Solving the Dad Equation

Father is a noun as well a verb. The concept is conceived doing alongside being. Father is defined by a mode of work: ‘doing’ something for a living. We strive to be productive to father our identities. Our vocations are an integral part of who we are. As stable work is assaulted by economic changes, our identities are in flux.

Of late, our society has been having difficulty resolving gender identities and roles. As a husband and father, I feel curiosity and wonder provide the sanest paths toward resolving our miscommunications and misconceptions. It’s difficult to ‘rise above’ our biology. In some ways, we miss out on our truly human capacities in our attempts to study ourselves.

Unless you’re a clone, you have a biological father. This man has given something of himself for you. He may be important to you. He may be significant to others. He may lead or follow. In all of these instances, he is a man. I don’t know why it feels incendiary to use that term these days. And father cannot exist without mother. I’ve racked my brains considering an alternative. Even our attempts at genetic cutting and splicing are subordinate to the requirement for this true union. Without bonds, there is emptiness. What sentimental notions provide meaning to these roles?

“The child is the father to the man” is a phrase coined by William Wordsworth in an 1802 poem. Fatherhood is a complex idea. Its myriad relationships and applications are so abundant it cannot avoid being paradoxical. It is simultaneously praised and criticized. It is inclusive and exclusive, domineering and warm. It is manic and depressive. In a word, it is alluvial.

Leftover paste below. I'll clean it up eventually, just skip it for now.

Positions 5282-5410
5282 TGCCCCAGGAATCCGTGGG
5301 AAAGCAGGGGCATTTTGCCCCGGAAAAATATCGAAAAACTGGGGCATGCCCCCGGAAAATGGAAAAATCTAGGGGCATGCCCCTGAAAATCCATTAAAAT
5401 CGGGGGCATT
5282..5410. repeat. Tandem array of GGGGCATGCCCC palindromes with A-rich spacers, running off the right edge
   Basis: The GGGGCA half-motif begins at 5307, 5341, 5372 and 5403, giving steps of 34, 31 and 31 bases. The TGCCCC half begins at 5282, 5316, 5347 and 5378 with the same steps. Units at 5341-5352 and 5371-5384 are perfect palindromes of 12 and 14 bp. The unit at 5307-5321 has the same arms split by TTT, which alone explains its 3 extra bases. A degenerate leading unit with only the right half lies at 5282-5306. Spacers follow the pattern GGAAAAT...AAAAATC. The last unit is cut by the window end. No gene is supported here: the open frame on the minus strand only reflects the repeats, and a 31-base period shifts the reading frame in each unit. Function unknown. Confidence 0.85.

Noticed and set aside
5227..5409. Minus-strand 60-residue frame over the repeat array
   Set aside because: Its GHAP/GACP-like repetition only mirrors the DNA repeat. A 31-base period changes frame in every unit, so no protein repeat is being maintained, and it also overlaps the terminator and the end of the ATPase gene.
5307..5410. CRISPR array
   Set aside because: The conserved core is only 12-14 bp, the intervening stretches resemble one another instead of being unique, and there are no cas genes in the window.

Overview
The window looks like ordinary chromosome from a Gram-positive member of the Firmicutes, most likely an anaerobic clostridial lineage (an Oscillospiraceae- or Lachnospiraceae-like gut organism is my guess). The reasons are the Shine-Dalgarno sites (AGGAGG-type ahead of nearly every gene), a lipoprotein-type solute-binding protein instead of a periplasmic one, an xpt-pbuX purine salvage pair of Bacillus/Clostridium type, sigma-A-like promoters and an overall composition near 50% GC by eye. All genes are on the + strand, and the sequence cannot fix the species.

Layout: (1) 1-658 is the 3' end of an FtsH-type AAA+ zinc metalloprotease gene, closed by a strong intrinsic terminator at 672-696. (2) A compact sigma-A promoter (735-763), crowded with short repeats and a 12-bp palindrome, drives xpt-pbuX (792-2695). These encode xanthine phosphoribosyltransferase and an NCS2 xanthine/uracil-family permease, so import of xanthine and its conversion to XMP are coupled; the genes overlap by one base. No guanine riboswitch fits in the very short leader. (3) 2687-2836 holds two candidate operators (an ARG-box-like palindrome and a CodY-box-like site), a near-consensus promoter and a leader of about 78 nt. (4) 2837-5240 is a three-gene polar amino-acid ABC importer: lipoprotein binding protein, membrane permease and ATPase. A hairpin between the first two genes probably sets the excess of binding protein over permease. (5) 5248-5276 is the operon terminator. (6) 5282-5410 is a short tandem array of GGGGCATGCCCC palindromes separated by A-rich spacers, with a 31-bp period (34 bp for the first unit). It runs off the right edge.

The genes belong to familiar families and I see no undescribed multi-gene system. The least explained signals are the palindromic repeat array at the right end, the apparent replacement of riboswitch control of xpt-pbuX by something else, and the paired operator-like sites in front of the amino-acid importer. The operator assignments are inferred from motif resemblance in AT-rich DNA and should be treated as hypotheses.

Alluvial deposits are the soils and rocks left behind where a stream once flowed. The stream doesn’t decide to carry this content or have an understanding of how it will be deposited, things are just caught up in the process between generation and termination that alter the landscape. We all have a flow, a tumult, a turmoil that catches debris in our path to fling it about as we navigate the rapids of our lives. Things settle and we have the time and patience to deposit some bits of ourselves along the river’s edge. Rushing forward, the source of our current continuously drawing and extracting, simultaneously generating and depositing. The gender of fatherhood is in question today as everyone paddles along in a position to feel full of it’s meaning. The truth that exists lies at the bottom: your riverbed.

In some ways, father is an authority, central to an order of understanding and coping with adaptation. In other ways, there is no respect warranted, the brutish and penetrating desires are destructive. Introspection is a scarce resource. Discipline is required to look at ourselves thoroughly to see connections between our modes of thinking and our cultural heritage. The term ‘patriarchy’ is used by feminists to describe the power relationship between men and women. Patriarchal systems of oppression — class, race, imperialism — victimize both men and women. Darth Vader is the father of Luke Skywalker. How did that work out?

Those who cannot control themselves are destined to be under the control of someone else. Is this a mantra of the gig economy? It may seem that gig workers are ‘in control,’ but where do the power structures lie upon closer inspection? In a collaborative relationship, a win-win dynamic is central to the exchange of value. Perhaps this is how we can be better fathers. Leadership is about presence. Stand firm in the midst of other people’s emotional anxiety and reactivity. Uncertainty and possibility are two sides of the same coin. Innovators and changemakers have resilience and tolerance for ambiguity.